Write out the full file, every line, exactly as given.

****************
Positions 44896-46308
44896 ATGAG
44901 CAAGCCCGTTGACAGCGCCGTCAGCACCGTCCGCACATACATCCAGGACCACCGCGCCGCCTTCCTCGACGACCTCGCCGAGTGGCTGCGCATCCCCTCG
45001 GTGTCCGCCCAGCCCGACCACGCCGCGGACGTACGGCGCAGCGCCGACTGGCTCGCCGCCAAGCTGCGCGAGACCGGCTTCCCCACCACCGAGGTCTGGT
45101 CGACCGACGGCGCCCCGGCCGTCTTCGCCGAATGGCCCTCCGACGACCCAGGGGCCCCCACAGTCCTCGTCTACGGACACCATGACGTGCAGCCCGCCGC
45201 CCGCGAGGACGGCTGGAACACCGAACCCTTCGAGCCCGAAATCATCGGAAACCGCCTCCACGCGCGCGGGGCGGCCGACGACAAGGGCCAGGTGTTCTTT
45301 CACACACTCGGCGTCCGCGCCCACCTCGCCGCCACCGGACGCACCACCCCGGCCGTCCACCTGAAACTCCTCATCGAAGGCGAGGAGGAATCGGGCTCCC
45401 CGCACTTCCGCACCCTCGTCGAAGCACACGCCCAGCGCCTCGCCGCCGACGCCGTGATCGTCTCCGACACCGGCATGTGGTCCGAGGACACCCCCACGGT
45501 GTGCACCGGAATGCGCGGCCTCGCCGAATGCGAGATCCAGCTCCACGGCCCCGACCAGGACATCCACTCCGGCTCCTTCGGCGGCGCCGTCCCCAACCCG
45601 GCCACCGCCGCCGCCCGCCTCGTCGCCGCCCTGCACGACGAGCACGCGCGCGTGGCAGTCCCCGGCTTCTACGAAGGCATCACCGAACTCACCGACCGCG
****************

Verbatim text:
Positions 44896-46308
44896 ATGAG
44901 CAAGCCCGTTGACAGCGCCGTCAGCACCGTCCGCACATACATCCAGGACCACCGCGCCGCCTTCCTCGACGACCTCGCCGAGTGGCTGCGCATCCCCTCG
45001 GTGTCCGCCCAGCCCGACCACGCCGCGGACGTACGGCGCAGCGCCGACTGGCTCGCCGCCAAGCTGCGCGAGACCGGCTTCCCCACCACCGAGGTCTGGT
45101 CGACCGACGGCGCCCCGGCCGTCTTCGCCGAATGGCCCTCCGACGACCCAGGGGCCCCCACAGTCCTCGTCTACGGACACCATGACGTGCAGCCCGCCGC
45201 CCGCGAGGACGGCTGGAACACCGAACCCTTCGAGCCCGAAATCATCGGAAACCGCCTCCACGCGCGCGGGGCGGCCGACGACAAGGGCCAGGTGTTCTTT
45301 CACACACTCGGCGTCCGCGCCCACCTCGCCGCCACCGGACGCACCACCCCGGCCGTCCACCTGAAACTCCTCATCGAAGGCGAGGAGGAATCGGGCTCCC
45401 CGCACTTCCGCACCCTCGTCGAAGCACACGCCCAGCGCCTCGCCGCCGACGCCGTGATCGTCTCCGACACCGGCATGTGGTCCGAGGACACCCCCACGGT
45501 GTGCACCGGAATGCGCGGCCTCGCCGAATGCGAGATCCAGCTCCACGGCCCCGACCAGGACATCCACTCCGGCTCCTTCGGCGGCGCCGTCCCCAACCCG
45601 GCCACCGCCGCCGCCCGCCTCGTCGCCGCCCTGCACGACGAGCACGCGCGCGTGGCAGTCCCCGGCTTCTACGAAGGCATCACCGAACTCACCGACCGCG